Scholars of religion well into middle age, as I am, remember the excitement of the so-called narrative school of theology breaking over the landscape a few decades ago. Yale historian Hans Frei wrote about The Eclipse of Biblical Narrative as a bad thing, his colleague the patristics scholar George Lindbeck published The Nature of Doctrine to describe theology as a set of norms expressed in cultural stories, and Duke’s Stanley Hauerwas was perhaps the best known of the new group emphasizing narrative theology.
Meanwhile, homiletics professors, such as Emory’s Fred Craddock, were telling their elite preaching students to tell stories, not teach doctrine. Elsewhere, pundits such as Len Sweet promoted semiotics—the study of the interpretation of symbols, whose most famous proponent was the Italian scholar and novelist Umberto Eco—and storytelling as far superior in communicative power to mere propositions. Seminars popped up to warn young pastors that their charges were now under the baleful influence of postmodernism and would no longer abide doctrinal discourses, but wanted stories instead.
In Biblical studies, parables had long since been rescued from those who would flatten them out in prosaic interpretation. “We murder to dissect” could have been the watch-cry of those who wanted stories to simply be told, not explained. Like jokes, narratives had their own life-force that would quickly ebb when subjected to analysis. Jesus’ example of story-telling was championed as life-givingly alternative to the dessicating ways of the systematic theologians.
And then one reads again Mark 4:1-20, in which Jesus tells his first parable, according to GMark. It is the well-known, and relatively extended, story of the sower, the seed, and the four differently receptive soils. Let’s note just two things relevant to all this excitement, now simply accepted wisdom, about tale-telling as superior to proposition-pushing.
First, Jesus’ followers crowd around him afterward and ask for an explanation. And what Jesus doesn’t say is, “No, you’re failing to feel the impact of the story as story. Just let it work on you!” He doesn’t say, “You’re trying to reduce the hermeneutical polyvalences of narrative to the dull, straight lines of interpretation.” He doesn’t say, “A story doesn’t mean. It just tells.” And so on.
What Jesus does say is, “Here’s what each of the major elements of the story are, and here’s the meaning of the story.” Moreover, Jesus gently rebukes them for asking him to do what he thought they ought to have been doing themselves: interpreting the parable.
Please note: Jesus does exactly to his first parable what we are told not to do: analyze it. Interpret it. Render it into principles.
Second, Jesus then says something stranger. He quotes such ominous Old Testament passages as Isaiah 6 to declare that those who do not seek such interpretations, who are content to just listen to stories, are judged by God thereby. They see, but they do not truly perceive. They listen, but they do not really hear. Thus, they do not understand—and do not repent, and return, and be healed.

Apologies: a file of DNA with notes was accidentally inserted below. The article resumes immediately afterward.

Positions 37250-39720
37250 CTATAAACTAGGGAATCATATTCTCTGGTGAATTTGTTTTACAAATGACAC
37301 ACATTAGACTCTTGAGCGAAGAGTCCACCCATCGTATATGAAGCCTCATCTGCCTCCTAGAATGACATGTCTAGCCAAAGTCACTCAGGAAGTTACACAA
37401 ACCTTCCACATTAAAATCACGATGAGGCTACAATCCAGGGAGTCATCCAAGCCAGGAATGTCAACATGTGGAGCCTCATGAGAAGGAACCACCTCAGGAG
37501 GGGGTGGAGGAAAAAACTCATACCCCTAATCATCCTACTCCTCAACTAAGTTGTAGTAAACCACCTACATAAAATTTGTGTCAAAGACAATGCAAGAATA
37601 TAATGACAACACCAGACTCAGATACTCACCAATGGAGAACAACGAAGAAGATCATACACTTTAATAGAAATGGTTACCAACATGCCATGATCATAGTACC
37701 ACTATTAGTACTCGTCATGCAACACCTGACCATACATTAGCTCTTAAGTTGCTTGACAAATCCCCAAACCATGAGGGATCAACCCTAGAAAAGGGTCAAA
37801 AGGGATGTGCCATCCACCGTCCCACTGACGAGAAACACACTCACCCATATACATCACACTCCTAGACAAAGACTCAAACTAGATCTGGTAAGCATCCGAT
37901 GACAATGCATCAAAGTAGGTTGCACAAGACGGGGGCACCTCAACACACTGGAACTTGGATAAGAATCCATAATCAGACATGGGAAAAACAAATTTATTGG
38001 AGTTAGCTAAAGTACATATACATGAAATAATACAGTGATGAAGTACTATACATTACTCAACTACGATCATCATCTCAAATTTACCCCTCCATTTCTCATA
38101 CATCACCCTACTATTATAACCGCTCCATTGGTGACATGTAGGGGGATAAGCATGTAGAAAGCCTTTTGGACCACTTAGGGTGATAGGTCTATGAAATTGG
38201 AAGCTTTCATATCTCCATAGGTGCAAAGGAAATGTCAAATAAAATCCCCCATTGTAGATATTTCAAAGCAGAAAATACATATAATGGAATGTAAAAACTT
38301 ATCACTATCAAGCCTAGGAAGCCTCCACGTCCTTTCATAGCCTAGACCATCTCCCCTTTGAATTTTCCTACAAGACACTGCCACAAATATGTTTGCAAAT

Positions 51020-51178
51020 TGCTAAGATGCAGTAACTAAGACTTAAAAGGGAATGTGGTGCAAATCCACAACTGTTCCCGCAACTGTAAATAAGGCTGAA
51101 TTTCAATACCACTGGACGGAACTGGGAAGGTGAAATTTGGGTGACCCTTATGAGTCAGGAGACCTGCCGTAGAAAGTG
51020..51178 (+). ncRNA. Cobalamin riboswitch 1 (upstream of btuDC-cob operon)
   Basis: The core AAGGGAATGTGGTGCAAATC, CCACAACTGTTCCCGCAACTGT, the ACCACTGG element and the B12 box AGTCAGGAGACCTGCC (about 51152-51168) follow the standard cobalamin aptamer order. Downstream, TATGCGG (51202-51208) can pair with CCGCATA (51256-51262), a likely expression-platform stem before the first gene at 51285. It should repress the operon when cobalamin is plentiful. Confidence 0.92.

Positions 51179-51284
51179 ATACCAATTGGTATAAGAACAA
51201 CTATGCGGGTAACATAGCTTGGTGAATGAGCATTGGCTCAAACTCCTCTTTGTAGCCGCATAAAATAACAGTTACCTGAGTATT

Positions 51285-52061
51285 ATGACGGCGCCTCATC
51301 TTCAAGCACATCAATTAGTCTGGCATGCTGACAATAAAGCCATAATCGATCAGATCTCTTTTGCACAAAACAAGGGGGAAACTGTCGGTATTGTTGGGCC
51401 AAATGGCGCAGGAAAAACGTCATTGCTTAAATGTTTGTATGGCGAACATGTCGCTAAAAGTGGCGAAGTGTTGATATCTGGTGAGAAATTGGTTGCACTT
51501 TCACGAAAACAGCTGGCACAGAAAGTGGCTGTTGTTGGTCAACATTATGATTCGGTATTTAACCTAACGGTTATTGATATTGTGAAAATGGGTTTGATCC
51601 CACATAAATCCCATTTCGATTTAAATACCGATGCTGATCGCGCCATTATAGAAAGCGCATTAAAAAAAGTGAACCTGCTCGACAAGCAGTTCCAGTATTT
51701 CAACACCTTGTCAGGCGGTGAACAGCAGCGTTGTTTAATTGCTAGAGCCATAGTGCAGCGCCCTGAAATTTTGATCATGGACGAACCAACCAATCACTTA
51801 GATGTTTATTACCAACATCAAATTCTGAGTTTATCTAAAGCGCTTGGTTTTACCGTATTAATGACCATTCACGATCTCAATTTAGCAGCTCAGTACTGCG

Parables are told to them, Jesus says, not because parables make the points more strikingly than prose, but precisely because, without the audience’s pressing into the parables for meaning, the stories remain opaque, merely charming, and thus a damning testimony against the hermeneutical obtuseness—stemming from the spiritual indifference—of the audience. These stories are told to obscure.
I reach for Iain McGilchrist’s The Master and His Emissary for help here. McGilchrist’s huge book is rich and complex, but one of his main ideas is that our two brain halves, left and right, function like two brains, joined in dialogue by the corpus callosum. The right brain is intuitive and wholistic, while the left is verbal and analytic. When an interpretative situation goes well, the right brain initially sizes up the situation, refers difficult-to-understand bits to the left brain, and then receives the results of that study to improve the overall impression of the whole, reintegrating analysis into a better synthesis.
So, then, with parables in particular and Christian storytelling in general. If the story works fine as it is, then great. Just tell it, and we will all groan, or laugh, or muse appropriately.
If it requires unpacking, however, then there’s nothing wrong with unpacking it. In fact, unpacking is simply required for understanding.
Don’t, however, leave it in its bits, spread out all over the laboratory table. Put it back together so that everything resonates once more with everything else in the unity of the narrative.
Thus McGilchrist commends what might be called a “Right-Left-Right” move in serious reflection.
To be sure, GMark doesn’t show Jesus performing this last step. But GMark itself gives us both the parable and the interpretation, and surely, having received the latter, we ought to return to the former, and listen once more, and better, to the tale.